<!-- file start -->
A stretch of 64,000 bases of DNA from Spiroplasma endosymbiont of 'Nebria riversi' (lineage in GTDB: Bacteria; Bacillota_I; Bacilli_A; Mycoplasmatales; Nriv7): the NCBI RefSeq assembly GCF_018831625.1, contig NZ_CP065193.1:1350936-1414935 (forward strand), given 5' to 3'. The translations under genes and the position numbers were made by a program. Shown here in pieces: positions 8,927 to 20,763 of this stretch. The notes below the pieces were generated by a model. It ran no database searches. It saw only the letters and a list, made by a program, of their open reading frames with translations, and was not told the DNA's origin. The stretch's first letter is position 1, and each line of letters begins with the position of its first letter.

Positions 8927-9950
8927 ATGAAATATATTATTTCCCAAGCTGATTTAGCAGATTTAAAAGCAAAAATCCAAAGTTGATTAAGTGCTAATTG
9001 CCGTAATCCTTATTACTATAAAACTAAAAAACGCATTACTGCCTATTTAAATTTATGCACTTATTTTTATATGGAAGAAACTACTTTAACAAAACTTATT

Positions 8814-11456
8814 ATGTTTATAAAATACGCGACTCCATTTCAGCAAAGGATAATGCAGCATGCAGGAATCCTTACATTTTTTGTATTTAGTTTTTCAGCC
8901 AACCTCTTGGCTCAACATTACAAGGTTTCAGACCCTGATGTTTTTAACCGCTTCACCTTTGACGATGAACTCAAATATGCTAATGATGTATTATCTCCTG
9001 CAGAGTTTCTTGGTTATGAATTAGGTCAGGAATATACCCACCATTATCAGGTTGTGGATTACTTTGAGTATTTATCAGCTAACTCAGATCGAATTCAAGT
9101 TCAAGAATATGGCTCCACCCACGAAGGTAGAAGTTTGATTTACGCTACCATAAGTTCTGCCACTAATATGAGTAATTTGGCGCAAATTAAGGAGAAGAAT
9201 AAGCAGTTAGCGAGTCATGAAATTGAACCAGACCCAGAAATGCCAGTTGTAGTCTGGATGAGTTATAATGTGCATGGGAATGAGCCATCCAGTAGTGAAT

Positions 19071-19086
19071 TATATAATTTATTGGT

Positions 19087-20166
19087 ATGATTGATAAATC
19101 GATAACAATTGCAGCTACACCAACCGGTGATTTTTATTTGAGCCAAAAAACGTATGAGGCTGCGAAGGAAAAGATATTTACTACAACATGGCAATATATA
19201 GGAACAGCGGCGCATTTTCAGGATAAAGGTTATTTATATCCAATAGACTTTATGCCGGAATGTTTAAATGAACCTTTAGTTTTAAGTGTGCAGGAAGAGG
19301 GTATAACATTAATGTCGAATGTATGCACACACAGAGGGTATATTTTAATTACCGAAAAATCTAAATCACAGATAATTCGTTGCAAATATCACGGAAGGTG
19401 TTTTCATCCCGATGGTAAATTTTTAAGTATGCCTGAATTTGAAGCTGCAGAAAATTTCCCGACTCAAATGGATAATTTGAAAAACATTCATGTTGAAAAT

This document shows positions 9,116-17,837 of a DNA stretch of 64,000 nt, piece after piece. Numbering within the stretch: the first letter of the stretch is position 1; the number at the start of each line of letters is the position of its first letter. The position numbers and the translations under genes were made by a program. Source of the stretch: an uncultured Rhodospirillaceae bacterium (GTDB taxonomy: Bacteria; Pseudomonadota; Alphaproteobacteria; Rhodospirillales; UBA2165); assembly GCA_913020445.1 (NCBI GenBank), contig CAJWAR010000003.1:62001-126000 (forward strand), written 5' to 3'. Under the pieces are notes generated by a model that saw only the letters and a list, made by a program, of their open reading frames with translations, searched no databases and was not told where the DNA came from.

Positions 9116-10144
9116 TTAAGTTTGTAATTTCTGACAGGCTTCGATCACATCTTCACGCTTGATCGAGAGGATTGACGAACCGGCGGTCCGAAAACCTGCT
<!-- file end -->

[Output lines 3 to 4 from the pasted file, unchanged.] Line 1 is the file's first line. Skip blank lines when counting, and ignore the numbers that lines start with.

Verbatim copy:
8927 ATGAAATATATTATTTCCCAAGCTGATTTAGCAGATTTAAAAGCAAAAATCCAAAGTTGATTAAGTGCTAATTG
9001 CCGTAATCCTTATTACTATAAAACTAAAAAACGCATTACTGCCTATTTAAATTTATGCACTTATTTTTATATGGAAGAAACTACTTTAACAAAACTTATT